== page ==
Can the 4-3 New York Giants make a run to the playoffs, a place they haven’t visited since the 2011 season, over the final nine games? A victory on Sunday over the Philadelphia Eagles would be a good place to start.
Let’s look at five things to watch that might help determine whether or not the Giants get that victory.
Changes on offense?
Something, maybe several somethings, has to change for the Giants’ underwhelming offense. We have been examining the possibilities ever since the Giants began their bye week following a Week 7 victory over the Los Angeles Rams.
- Mike Sullivan acknowledges need for adjustments
- McAdoo likely to keep calling plays
- Midseason problems, potential solutions
- Too much “11” personnel hurting Giants
So, what is it going to be? More Paul Perkins at running back? Jerell Adams at tight end? More Odell Beckham in the slot? Less “11” personnel? More variety in the play-calling? Or, just more of the same?
We find out Sunday afternoon.
Here is a brief look at a couple of the issues the Giants had in the run game Week 7 vs. the Los Angeles Rams.
Something about the Eagles always seems to bring out the worst in the Giants. Philadelphia has won the last four meetings between the two teams, and 13 of the past 16.
Bad things keep happening against the Eagles. Victor Cruz wrecks his knee. Matt Dodge punts to DeSean Jackson. That Joe Pisarcik fumble thing that happened way back in the Wilderness Years.
One of these days the Giants actually have to have some things go their way against the Eagles? Don’t they?
Will the waves come crashing in?
Yes, I’m going for a bit of imagery here. The Eagles are third in the league with 22 sacks. Eighteen of those, from eight different players, have come from defensive linemen. They bring pass rushers in waves. The Giants have kept Eli Manning safe thus far by having him get rid of the ball as quickly as possible.
We have analyzed the matchup between the much-maligned Giants’ offensive line and the Eagles’ ferocious pass rush a number of ways throughout the week:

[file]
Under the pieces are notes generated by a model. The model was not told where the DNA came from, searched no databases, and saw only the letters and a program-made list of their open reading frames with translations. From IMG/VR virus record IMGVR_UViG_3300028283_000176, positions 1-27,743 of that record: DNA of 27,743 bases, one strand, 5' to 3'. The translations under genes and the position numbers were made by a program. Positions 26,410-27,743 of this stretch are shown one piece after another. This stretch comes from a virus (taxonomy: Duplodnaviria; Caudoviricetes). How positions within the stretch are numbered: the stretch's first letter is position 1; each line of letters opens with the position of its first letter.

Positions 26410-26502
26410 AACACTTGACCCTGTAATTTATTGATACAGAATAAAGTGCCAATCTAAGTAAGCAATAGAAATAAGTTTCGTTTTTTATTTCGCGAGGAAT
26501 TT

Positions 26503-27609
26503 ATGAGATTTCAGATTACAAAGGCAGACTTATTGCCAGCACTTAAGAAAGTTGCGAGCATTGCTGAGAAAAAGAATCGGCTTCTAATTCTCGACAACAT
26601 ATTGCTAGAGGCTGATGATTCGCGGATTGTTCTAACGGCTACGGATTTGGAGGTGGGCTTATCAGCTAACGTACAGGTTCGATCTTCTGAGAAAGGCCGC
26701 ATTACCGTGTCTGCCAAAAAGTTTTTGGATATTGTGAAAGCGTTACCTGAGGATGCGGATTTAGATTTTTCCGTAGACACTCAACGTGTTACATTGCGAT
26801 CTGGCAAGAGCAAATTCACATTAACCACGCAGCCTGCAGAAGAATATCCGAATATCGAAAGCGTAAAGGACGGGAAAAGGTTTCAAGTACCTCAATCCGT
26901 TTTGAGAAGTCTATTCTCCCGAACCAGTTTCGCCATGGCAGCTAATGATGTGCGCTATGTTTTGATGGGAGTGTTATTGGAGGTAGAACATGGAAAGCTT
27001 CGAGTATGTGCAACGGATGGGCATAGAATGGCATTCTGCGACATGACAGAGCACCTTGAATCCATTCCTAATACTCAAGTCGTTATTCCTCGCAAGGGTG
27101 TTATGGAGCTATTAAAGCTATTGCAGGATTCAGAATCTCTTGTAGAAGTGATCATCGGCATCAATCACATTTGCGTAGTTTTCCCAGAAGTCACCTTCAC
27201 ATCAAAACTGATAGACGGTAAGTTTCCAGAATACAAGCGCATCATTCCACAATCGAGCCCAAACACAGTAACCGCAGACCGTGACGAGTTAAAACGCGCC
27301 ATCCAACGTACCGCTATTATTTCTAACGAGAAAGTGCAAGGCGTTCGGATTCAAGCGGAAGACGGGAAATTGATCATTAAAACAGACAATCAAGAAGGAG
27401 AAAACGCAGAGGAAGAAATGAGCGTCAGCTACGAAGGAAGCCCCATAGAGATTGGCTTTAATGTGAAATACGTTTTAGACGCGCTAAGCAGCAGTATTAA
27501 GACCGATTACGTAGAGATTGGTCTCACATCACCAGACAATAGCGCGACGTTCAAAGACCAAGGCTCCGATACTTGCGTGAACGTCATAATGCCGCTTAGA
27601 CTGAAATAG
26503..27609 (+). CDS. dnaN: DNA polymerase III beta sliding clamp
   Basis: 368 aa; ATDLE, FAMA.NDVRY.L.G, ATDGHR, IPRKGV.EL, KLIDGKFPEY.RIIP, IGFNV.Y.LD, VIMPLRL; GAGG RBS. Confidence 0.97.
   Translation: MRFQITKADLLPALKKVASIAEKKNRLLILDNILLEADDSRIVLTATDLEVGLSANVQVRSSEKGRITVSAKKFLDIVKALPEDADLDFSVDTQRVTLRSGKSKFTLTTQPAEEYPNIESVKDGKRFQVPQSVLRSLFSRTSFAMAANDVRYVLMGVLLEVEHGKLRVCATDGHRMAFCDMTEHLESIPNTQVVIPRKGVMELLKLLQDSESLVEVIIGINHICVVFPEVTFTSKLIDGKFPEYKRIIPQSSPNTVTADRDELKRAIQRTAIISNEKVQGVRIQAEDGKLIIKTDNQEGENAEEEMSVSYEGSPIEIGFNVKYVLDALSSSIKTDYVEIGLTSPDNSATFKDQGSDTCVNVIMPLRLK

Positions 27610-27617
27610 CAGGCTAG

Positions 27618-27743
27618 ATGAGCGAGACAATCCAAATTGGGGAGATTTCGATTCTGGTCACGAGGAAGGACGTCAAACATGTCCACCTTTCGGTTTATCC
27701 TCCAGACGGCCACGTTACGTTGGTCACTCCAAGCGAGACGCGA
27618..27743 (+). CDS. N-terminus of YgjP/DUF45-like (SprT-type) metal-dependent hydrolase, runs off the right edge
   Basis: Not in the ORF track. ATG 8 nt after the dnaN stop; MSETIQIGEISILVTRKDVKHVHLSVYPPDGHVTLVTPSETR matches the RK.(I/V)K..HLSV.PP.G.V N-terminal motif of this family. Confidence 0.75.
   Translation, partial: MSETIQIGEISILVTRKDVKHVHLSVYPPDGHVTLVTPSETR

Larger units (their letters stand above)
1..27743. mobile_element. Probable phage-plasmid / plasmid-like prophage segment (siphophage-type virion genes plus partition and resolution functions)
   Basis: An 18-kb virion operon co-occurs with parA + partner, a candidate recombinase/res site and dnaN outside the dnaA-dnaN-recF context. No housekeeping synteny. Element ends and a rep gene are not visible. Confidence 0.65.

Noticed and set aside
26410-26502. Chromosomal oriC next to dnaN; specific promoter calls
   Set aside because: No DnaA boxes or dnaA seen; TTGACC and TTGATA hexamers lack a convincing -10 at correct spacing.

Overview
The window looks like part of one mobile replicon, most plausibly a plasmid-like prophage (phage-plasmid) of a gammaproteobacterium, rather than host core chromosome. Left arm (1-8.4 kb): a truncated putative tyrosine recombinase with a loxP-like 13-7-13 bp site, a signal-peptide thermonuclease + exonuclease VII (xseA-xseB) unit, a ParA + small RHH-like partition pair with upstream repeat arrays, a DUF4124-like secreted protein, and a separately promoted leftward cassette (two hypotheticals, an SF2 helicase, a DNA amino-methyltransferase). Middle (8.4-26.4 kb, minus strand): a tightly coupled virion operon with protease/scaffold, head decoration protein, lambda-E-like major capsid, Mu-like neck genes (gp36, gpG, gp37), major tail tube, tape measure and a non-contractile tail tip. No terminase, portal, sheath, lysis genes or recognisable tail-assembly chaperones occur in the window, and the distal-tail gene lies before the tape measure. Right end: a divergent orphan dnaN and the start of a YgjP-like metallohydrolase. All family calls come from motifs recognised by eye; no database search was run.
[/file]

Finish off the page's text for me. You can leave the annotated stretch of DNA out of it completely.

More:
- Jim Schwartz impact on Eagles’ pass rush
- Weston Richburg vs. Fletcher Cox a key matchup
- Handling pass rush key when Giants have the ball
With all of that reading material at your disposal I’m not going to try to offer more deep analysis. One, note, though. Another key matchup to watch will be Eagles’ defensive end Brandon Graham (tied for the team high sacks with 4, leading the league in pressures by an edge rusher with 41) vs. second-year right tackle Bobby Hart. Or Marshall Newhouse if he is back in the lineup. No matter who is over there, he will have his hands full.
Will the Giants set their watches correctly?
Clocks go back an hour Saturday night, and that might be an issue for the Giants. They have been having enough trouble in recent weeks figuring out when they were supposed to begin playing.
In each of their last two games, they fell behind, 10-0, before waking up, getting to work and going on to wins games they had to have to remain relevant in the evenly-matched NFC East. They fell behind the Green Bay Packers, 17-6, at halftime of a Week 5 loss and trailed the Minnesota Vikings 14 3 in a Week 4.
They fumbled on their very first play in a Week 6 game against the Baltimore Ravens, and were patient enough to wait two plays to do so Week 7 vs. the Los Angeles Rams.
That sort of sleep-walking through the beginning part of games is not going to fly if the Giants truly want to make a playoff run. Let’s see if the Giants are actually awake when kickoff comes at 1 pm. ET on Sunday.
Can Giants stack up on special teams?
Using its DVOA statistics (explained here) Football Outsiders ranks the Eagles’ special teams as the best in football. For comparison, FO ranks the Giants No. 12 overall. I don’t have to remind any Giants’ fan that special teams play has been the difference in games between these two teams before.
“They have a very good core and they have good returners. Darren Sproles is excellent,” Giants special teams coordinator Tom Quinn said of the Eagles. “They have a good scheme, good coach and good players. They’ve had a pretty consistent core, too. A lot of the same guys. They’re good players. It’ll be a good challenge.”
The Eagles are first in the league with an average of 37.3 yards per kickoff return, with two of their 11 returns going for touchdowns. Of course, the Eagles cut primary kickoff return man Josh Huff this week. Wendell Smallwood, however, is averaging 46.3 yards on three returns, including an 86-yard touchdown. There is also Darren Sproles, who can return both kickoffs and punts.
Punter Brad Wing is averaging 48.0 yards per punt, and his net average of 40.7 yards in nearly two full yards better than a season ago.
The Giants are averaging 27.0 yards per return, third in the league. Both teams have 10 returns of more than 20 yards, the Giants simply have not yet hit the home run on a return.
Robbie Gould will be in his second game as the Giants’ placekicker, and the 12-year veteran has been able to go through his first full week of practice with the team.